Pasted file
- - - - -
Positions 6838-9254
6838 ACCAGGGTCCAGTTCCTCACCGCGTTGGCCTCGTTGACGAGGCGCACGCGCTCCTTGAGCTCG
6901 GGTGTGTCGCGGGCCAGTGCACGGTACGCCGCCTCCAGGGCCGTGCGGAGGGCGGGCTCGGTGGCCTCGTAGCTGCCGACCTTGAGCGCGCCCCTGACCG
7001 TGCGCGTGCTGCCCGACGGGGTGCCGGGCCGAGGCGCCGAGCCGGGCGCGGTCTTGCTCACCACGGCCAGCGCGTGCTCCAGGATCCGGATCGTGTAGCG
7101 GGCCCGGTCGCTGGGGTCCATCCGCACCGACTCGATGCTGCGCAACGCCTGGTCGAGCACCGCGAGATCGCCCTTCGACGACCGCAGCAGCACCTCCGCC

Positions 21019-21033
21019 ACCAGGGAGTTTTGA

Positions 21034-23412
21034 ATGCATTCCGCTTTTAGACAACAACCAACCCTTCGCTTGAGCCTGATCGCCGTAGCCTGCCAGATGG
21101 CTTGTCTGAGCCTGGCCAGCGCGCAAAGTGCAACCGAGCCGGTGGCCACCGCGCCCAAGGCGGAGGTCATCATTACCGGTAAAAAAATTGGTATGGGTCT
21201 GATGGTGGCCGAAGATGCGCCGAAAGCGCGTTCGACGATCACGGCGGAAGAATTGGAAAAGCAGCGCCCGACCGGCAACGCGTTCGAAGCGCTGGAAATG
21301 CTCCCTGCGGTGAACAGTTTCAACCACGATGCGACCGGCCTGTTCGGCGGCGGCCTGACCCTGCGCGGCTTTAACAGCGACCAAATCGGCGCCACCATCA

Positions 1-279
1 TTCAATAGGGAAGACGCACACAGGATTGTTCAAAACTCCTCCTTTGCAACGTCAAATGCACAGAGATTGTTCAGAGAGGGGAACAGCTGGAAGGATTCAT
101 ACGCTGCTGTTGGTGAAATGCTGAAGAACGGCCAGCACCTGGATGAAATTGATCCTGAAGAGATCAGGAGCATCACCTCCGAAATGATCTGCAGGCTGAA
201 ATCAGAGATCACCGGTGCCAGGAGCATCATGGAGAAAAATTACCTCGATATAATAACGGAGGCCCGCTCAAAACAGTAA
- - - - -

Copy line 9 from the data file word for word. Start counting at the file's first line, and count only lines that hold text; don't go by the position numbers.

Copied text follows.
21034 ATGCATTCCGCTTTTAGACAACAACCAACCCTTCGCTTGAGCCTGATCGCCGTAGCCTGCCAGATGG